|HCC Site ID:||1221||Parish:||East Woodhay|
|Designations:||CA, AONB, SSSI, SINC||Area:||c60 acres|
|Access:||No Public Access||Ownership:||Residential/ Not known|
Location and site
The present mansion, built around 1870, is a Victorian building of two-storeys and two wings constructed of pale brick with a slate roof in the Italian style. The house is located east of the Conservation Area, at the western edge of the park. It lies on a narrow terrace surrounded by an almost circular embankment, enclosing a lawn (clearly visible in the aerial photgraphs). It faces south east, overlooking the parkland of about 60 acres. To the south is a small gate lodge of matching pale brick.
The parkland has 2 large copses of woodland trees – Garvards Copse and Penton’s Copse, and the Fullers Lane boundary is marked with a band of mature trees, ending in a dell with a small pond (described as a fernery in the earlier part of the 20th century).
The high wall of the kitchen garden defines the western boundary of the estate – an important feature of the East End hamlet streetscape. A large conservatory overlooks the kitchen garden at its northern end. Lodges are located on Fullers Lane, and on the lane leading to Hollington, connected at each end by sweeping drives to the main entrance front. Footpaths connect the house and the walled garden and garden features. An oval ‘knot’ garden lies just Inside the northern entrance, at the north west front of the house enclosed by the mature trees bounding Fuller’s Lane. This garden appears on the 1874 map but not on subsequent ones, although it is visible on recent aerial photographs. (see Appendix 2). A circular path links the walled gardens, parkland and the large lake and smaller pond at the western end of Horse Close Coppice. (S of 430 on Tithe Map & 569 on the 1872 map) A drive or path leads from the main drive, through the E Park Copse and Horse Close Coppice.
Mature trees – remnants of larger scale plantings – are scattered throughout the parkland, and reinforced with some new planting. A small pond lies between the lodge and the old house, roughly where one was shown in the 1837 Tithe Map, plus an additional small pond north of the lake in the HC coppice. These ponds along with field and copse boundaries are important historical markers in a landscape relatively unchanged since the late 18th century.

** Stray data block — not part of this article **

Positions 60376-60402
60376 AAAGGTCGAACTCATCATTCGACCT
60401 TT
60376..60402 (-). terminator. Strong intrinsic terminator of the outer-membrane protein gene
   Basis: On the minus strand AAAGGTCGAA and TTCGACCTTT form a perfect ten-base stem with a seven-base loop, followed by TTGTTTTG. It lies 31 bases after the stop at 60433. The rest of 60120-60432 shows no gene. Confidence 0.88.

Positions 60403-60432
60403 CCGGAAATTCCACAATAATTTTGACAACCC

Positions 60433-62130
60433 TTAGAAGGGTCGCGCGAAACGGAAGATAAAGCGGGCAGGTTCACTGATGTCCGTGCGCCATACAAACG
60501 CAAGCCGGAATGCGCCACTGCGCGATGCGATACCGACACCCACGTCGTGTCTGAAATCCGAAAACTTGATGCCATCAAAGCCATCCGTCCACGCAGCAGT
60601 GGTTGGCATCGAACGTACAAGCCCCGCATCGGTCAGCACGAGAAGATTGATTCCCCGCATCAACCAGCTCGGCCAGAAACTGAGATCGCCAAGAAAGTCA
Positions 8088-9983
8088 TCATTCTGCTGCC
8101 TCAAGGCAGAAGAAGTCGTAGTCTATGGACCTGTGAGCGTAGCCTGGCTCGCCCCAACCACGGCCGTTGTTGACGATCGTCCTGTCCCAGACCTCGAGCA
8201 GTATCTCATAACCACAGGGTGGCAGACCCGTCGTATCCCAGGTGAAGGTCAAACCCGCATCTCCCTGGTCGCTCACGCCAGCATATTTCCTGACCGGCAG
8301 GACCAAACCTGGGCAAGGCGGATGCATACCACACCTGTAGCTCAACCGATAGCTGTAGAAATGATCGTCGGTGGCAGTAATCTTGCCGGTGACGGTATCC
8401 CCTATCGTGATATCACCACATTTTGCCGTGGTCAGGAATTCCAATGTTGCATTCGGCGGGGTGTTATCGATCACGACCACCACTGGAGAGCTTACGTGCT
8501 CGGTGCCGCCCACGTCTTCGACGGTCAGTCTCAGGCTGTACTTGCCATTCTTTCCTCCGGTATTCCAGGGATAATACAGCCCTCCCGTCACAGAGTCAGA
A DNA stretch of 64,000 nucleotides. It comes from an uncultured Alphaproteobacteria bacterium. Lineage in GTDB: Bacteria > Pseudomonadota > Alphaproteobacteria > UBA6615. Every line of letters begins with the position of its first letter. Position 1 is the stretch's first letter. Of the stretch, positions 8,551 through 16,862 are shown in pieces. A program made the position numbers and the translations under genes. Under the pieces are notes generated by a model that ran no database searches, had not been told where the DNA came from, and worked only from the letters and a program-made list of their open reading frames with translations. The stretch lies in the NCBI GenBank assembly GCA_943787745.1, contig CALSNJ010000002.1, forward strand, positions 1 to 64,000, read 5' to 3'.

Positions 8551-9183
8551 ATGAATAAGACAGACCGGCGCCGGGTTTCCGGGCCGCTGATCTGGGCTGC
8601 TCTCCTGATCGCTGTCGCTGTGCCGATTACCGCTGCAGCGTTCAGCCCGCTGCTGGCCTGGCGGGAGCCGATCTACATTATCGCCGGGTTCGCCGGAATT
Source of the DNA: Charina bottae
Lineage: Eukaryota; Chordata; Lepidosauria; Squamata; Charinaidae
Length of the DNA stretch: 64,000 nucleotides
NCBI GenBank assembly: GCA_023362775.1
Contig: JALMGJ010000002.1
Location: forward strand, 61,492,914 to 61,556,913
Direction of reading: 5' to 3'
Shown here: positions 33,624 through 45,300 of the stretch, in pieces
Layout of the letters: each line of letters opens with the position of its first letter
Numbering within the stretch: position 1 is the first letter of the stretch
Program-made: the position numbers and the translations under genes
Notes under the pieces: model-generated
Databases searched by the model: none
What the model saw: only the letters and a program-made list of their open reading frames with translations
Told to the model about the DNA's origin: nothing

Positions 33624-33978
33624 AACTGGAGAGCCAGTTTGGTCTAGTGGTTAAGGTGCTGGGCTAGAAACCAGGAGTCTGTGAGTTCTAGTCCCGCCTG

First documented in the Domesday Book AD 1086 as WINDENAIE the Manor of East Woodhay was the property of the See of Winchester confirmed by Edward I in 1284. East Woodhay, included in the sale of the bishop’s lands in 1648, was purchased by James Storey. At the accession of Charles II the manor was restored to the bishopric until 1703 when it is recorded that the demesne land was leased to a Mr. Goddard, owner of Stargrove, and continued in the Goddard family until at least 1814. From then until 1821 the manor was held by the Earl of Carnarvon.
From the early 1820s, the estate was owned by the Forster family and it is therefore likely that the building of Malverleys and its later improvements were carried out by one of these Forsters. After the sale in 1912, Malverleys became the residence of Mr Walter George Guillemard and his family – assistant Master at Harrow School and by 1927 Mr Horace Bickerton Turner and his wife were residents of a much reduced estate (aprox 65 acres). In 1985, Malverleys with its gardens and parkland was separated from the older Malverleys house by the village green.
Historic features known to be present:
BOWLING GREEN CONSERVATORY
FERNERY (glasshouse) FISHPOND
GARDEN TERRACE GATE PIER
HA HA HERB GARDEN
HERBACEOUS BORDER KITCHEN GARDEN
ORNAMENTAL LAKE PONDS
TERRACE OVAL ‘KNOT ‘ GARDEN
WALLED GARDEN WILDERNESS
WOODLAND GARDEN YEW HEDGES
Features recorded in archive (unconfirmed)
Statue Sunken Garden
East Woodhay Cricket Club has its headquarters at Malverleys
The estate of Malverleys lies within the north eastern corner of the East End hamlet, and its mature trees, brick and stone walls and ancient woodland copses provide a setting to this large Victorian Mansion. It constitutes an important element in the historic development of the hamlet of East End within the Conservation Area. The AAP includes the main core of the 19th century occupation of the settlement, shown on the Tithe map. Also included is an area to the south of The Smithy and Malverley Cottage, which has possible earthworks that may be a development of the settlement, shown on the Tithe map, much of which has now disappeared.
The park retains the elements of a 19th century landscape – open parkland, lake and pond walled kitchen gardens and conservatory, small wilderness, and mature trees, with the main phase of development laid out between 1820 and 1900 where much of this landscape survives to reflect the original design.
Landscape Planning Status :
Malverleys estate lies within the East End Conservation Area
An Area of Archaeological Potential (AAP) exists within the settlement of East End.
TPO etc Ancient Woodland Inventory Map 17: Garvards Copse and Penton’s Copse both described as Ancient Semi-natural Woodland
Research: EM Consultants for Basingstoke & Deane:September 2009
Photographs: June 2016